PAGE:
Over the years I’ve had different kinds of jobs: grill cook, retail management, writing, editing, white-collar management, teaching, educational administration. Something I’ve learned in that time is the importance of having a mission, understanding it, and staying focused on it. You can’t just go to work every day and react to whatever happens; to be successful, you need to have a plan for the day and devote your attention and effort to accomplishing it.
We all know that. We buy lots of books, such as Stephen Covey’s Seven Habits of Highly Effective People, to tell us what we should have figured out from common sense: have a goal, have a plan, and work it. As Zig Ziglar famously said, “If you aim at nothing, you’ll hit it every time.”
That applies off the job as well. We all benefit from goal-setting and planning in our personal lives; some families even have a family mission statement, one that all of the kids can recite and explain. Facebook’s Mark Zuckerberg wears grey T-shirts every day because he’s so focused on the mission that he doesn’t want to “waste” time figuring out what he’s going to wear every day.
Some people take all that more seriously than others. At one extreme we have the people on Hoarders, who seem to do no planning or organization and so can get little accomplished. At the other extreme we have people who are so obsessed with routine and process that they drive everyone around them to distraction by how seriously they take every little thing. In other words, Monk.
We can make a case for thinking through our personal mission and goals and strategizing to raise the likelihood that we’ll achieve them—but doing so in ways that don’t jeopardize other important things, such as family and mental health.
Christians have a mission, whether they realize it or not. It was given them by their Creator, the Owner of all things, the Giver of life, the only Being for whom the mission is appropriate, indeed obvious: we exist, he says, to glorify him.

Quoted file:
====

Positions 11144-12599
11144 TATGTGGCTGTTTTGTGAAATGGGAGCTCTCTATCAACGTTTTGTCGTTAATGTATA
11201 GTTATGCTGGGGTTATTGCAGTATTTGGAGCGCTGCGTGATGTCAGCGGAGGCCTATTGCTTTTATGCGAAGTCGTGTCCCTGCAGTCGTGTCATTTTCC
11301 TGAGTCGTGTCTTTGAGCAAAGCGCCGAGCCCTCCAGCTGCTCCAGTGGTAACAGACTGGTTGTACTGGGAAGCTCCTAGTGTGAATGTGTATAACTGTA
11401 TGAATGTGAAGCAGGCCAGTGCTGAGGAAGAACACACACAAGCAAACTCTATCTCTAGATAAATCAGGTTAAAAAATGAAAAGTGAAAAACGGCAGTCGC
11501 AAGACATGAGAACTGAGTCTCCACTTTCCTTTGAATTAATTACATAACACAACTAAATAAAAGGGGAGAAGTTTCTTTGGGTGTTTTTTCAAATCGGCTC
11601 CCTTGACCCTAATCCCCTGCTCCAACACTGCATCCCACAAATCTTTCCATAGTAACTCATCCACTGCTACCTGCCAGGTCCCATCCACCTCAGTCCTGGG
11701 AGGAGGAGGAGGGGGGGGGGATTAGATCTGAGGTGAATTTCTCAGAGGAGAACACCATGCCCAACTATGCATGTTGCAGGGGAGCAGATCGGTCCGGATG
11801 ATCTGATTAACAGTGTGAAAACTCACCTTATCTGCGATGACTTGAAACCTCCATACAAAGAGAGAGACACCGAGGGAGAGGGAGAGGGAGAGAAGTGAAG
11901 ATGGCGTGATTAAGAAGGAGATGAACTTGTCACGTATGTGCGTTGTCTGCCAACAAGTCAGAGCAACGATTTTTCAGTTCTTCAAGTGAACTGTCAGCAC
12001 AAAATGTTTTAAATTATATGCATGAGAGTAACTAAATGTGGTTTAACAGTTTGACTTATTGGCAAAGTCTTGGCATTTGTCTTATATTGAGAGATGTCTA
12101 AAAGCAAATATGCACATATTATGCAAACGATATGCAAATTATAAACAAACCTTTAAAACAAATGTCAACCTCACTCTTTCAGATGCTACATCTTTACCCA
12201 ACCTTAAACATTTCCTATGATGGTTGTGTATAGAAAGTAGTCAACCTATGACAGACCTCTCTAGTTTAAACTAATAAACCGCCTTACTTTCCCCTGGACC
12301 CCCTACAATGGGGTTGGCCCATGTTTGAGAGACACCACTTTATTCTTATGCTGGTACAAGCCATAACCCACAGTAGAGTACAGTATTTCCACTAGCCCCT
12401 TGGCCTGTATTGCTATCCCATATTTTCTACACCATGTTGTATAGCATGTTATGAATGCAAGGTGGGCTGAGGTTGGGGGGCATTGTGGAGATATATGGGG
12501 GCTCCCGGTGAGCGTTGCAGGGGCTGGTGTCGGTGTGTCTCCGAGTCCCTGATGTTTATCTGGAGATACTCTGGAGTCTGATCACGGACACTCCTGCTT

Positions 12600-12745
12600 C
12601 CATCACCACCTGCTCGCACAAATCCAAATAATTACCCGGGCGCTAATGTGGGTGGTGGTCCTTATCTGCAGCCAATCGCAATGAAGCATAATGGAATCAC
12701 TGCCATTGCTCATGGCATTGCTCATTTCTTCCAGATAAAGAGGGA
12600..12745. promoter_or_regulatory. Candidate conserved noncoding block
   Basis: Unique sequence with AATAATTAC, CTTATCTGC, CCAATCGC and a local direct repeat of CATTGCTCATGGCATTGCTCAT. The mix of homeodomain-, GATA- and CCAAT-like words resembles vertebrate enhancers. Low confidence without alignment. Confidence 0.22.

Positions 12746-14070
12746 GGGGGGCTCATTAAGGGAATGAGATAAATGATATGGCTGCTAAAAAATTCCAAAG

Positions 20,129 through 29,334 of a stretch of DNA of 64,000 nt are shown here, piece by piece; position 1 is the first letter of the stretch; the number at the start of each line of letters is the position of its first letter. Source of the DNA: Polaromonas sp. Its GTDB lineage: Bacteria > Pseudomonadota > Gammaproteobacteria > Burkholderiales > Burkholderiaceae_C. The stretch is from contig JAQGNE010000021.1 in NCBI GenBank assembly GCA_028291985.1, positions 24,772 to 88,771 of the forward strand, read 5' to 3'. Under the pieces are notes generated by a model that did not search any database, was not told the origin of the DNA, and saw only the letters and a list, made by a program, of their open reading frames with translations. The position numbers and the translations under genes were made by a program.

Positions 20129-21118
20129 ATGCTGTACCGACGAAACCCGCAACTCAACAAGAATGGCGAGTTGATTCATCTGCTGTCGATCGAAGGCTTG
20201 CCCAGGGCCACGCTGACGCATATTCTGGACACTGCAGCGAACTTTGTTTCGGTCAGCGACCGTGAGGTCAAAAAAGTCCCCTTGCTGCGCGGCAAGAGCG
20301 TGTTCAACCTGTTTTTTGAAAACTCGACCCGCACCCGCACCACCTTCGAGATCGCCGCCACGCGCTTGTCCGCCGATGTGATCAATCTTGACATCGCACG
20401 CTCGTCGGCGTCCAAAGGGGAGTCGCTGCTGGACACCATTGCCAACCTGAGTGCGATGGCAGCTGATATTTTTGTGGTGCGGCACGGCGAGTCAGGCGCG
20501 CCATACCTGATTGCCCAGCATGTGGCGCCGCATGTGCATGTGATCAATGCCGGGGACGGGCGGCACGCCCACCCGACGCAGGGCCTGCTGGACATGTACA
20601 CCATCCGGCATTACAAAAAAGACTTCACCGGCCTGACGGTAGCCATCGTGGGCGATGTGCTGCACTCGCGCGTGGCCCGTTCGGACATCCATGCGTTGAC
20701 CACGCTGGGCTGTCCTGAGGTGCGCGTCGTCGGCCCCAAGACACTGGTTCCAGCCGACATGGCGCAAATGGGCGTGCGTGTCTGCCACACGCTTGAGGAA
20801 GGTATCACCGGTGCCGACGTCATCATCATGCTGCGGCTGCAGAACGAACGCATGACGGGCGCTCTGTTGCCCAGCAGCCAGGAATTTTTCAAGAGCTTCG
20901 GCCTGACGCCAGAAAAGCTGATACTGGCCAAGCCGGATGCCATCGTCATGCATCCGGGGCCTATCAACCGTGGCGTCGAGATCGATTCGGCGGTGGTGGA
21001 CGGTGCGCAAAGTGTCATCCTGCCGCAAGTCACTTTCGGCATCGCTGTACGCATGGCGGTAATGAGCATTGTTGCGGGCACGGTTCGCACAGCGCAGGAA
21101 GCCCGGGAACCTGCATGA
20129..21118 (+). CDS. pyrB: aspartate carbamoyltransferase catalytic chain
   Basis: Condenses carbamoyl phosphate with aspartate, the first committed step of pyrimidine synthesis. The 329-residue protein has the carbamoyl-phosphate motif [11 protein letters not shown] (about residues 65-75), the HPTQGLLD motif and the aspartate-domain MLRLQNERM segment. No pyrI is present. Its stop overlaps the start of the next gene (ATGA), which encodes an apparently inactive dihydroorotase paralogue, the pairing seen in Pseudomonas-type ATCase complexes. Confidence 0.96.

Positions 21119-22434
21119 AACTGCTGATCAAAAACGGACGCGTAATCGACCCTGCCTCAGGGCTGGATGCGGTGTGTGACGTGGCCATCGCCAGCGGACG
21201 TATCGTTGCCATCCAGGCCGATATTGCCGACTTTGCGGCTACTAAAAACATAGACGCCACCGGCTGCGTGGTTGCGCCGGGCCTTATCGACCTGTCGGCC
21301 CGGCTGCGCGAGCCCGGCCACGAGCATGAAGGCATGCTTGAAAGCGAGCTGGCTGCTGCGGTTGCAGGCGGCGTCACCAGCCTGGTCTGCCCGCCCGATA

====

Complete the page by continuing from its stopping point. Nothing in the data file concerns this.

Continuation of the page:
Everything that exists was created for that purpose:
The heavens declare the glory of God (Ps 19.1)
O Lord, our Lord,
How majestic is Your name in all the earth,
Who have displayed Your splendor above the heavens! (Ps 8.1)
In particular, human beings were created for that purpose:
The conclusion, when all has been heard, is:
fear [reverence] God and keep His commandments,
because this applies to every person (Ec 12.13).
And especially, every one of God’s people, those who call him Father, is created for this purpose—
Ascribe to the Lord the glory due His name;
Bring an offering, and come before Him;
Worship the Lord in holy array (1Ch 16.29)
And the church:
Whether, then, you eat or drink or whatever you do,
do all to the glory of God (1Co 10.31).
The Scripture reminds us often that our example, the one we should strive to imitate, is Christ himself. Since the Father’s plan is to make us like the Son in significant ways (Ro 8.29), we ought to pattern our thinking and behavior after his (Php 2.5-11).
It makes sense, then, that we ought to look to Jesus’ thinking, while he was ministering to and among us, for insights into how we might pursue our great mission in life, to glorify God and to make his name great.
How did Jesus serve his Father? How did Jesus glorify him?
We can read about what he said and did in the Gospels, and we can go to the Epistles to learn what it all means. I’d like to spend a few blog posts investigating the topic. We’ll find a lot of data there to inform our thinking and our service.